J.D. Scholten

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J.D. Scholten Campaigns in Iowa


J.D. Scholten is a Sioux City Iowa activist. His father is Jim Scholten.

PDA endorsement

In 2020 Progressive Democrats of America endorsed J.D. Scholten's congressional run.[1]

"Progressive" Support

From an article dated May 30 2018 by Pat Rynard:[2]

"Scholten’s policy positions certainly fall on the left side of the party – he’s for a $15/hour minimum wage and a Medicare-for-all healthcare system – and the party’s progressive activists helped fuel his initial efforts."

Communist connection

Steve Villatoro December 8, 2019 ·

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Important meeting today with J.D. Scholten and Joe Henry — drinking coffee with Joe Henry at Mars Coffee Bar.

Jennifer Winn Connection

Jennifer Winn with J.D. Scholten

Jennifer Winn worked on J.D. Scholten's campaign.

Grant Owens connection

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J.D. Scholten with Grant Owens.

Socialist campaigner

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In 2018 Amanda Malaski, was a field organizer for the J.D. Scholten campaign.[3]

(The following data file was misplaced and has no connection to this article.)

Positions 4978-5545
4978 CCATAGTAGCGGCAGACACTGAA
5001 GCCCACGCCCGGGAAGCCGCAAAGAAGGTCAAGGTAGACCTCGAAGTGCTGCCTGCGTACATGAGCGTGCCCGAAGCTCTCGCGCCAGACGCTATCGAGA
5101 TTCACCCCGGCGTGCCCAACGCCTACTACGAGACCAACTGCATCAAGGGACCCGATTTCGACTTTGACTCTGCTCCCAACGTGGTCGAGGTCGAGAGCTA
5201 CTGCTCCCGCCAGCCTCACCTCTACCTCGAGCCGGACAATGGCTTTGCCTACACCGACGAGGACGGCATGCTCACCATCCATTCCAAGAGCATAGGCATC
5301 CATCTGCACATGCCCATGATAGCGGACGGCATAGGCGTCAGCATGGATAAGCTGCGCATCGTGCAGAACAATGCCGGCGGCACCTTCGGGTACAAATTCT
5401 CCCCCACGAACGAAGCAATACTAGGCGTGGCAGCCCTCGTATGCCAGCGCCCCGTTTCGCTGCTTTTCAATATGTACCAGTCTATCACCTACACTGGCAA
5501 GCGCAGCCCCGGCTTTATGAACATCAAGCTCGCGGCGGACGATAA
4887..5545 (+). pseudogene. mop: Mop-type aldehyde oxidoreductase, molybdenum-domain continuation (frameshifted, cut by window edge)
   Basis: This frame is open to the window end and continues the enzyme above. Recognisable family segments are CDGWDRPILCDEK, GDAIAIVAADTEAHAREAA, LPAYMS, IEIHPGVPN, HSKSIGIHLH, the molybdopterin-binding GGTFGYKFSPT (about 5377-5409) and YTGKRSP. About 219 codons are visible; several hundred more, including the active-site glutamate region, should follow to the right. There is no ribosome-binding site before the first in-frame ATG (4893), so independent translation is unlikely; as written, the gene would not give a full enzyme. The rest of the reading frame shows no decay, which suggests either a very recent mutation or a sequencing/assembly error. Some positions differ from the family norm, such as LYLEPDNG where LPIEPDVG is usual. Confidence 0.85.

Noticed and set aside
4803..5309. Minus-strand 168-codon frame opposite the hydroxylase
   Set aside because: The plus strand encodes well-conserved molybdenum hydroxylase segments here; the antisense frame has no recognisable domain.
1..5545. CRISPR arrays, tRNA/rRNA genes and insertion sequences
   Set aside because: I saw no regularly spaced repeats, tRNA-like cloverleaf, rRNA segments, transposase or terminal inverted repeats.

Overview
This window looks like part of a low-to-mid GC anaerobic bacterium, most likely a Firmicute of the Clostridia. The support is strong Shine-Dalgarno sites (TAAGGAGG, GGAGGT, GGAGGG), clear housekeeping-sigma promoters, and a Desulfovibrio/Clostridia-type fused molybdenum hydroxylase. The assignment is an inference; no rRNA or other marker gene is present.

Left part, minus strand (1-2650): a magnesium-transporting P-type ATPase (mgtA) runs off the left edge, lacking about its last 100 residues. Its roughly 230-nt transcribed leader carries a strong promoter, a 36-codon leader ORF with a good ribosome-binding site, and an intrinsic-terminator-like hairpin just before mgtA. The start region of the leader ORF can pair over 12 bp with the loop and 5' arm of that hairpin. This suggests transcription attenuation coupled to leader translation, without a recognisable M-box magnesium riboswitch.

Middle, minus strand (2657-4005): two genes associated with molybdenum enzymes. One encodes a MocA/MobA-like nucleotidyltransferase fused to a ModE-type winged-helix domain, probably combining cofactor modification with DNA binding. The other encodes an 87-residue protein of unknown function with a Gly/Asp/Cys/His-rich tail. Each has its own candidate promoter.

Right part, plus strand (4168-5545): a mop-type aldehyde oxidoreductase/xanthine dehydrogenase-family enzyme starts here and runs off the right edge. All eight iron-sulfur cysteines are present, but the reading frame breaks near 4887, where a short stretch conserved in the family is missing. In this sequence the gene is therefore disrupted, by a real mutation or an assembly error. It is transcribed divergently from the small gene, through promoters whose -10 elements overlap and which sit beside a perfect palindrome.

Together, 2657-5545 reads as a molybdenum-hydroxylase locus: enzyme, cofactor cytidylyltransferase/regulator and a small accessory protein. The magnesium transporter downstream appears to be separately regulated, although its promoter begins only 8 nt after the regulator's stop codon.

2018 ballot signature volunteers

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J.D. Scholten March 14, 2018 · It's official—J.D. Scholten is on the ballot!

Several Democratic Socialists of America members are on the list.

We collected 25 of a required 20 counties, and 2,119 of a required 1,275 signatures! GAME ON! A special thank you to all the volunteers that worked so hard to help us qualify:

Jessica Chrystal, Annette Gehling (Ann Spare), Ria Keinert, Keith Crane, Marian Kuper, Jessica Fears, Melissa Cadmus, April Burch, Stephanie Schubert, Russell Field, Ryan Arndorfer, Jesica Butler, Lynne Richtsmeier, Jane Alexander, Brie Walker, Skylynd Meraz, Barb Wheelock, Emma Schmit, Mark Olson and Kay Olson, Sylvia Vust, Shannon Walker, Daniel Ginger-Goodson, Josh Ginger-Goodson , Robin Kinnan, Emily Carlson, Brenda VanDeer, Jerry Yocum, Laura Hutchcroft, Colleen Martin-Herrin, Connor Nolan, Maureen Ogle, Tom Brantseg, Jan Creasman, Ken Mertes, Gary Lipshutz, Jerry Depew, Donna Campbell, Gail Allison, Carol John.

And to everyone else who signed and helped collect signatures to get J.D. on the ballot, THANK YOU!

Primary win

J.D. Scholten, the Sioux City paralegal and former professional baseball player who spent the final weeks of the primary campaign criss-crossing the northwest part of Iowa in a motor home, won the 4th Congressional District’s Democratic nomination Tuesday night. He will face incumbent Republican Rep. Steve King in the November general election for a seat in the U.S. House of Representatives.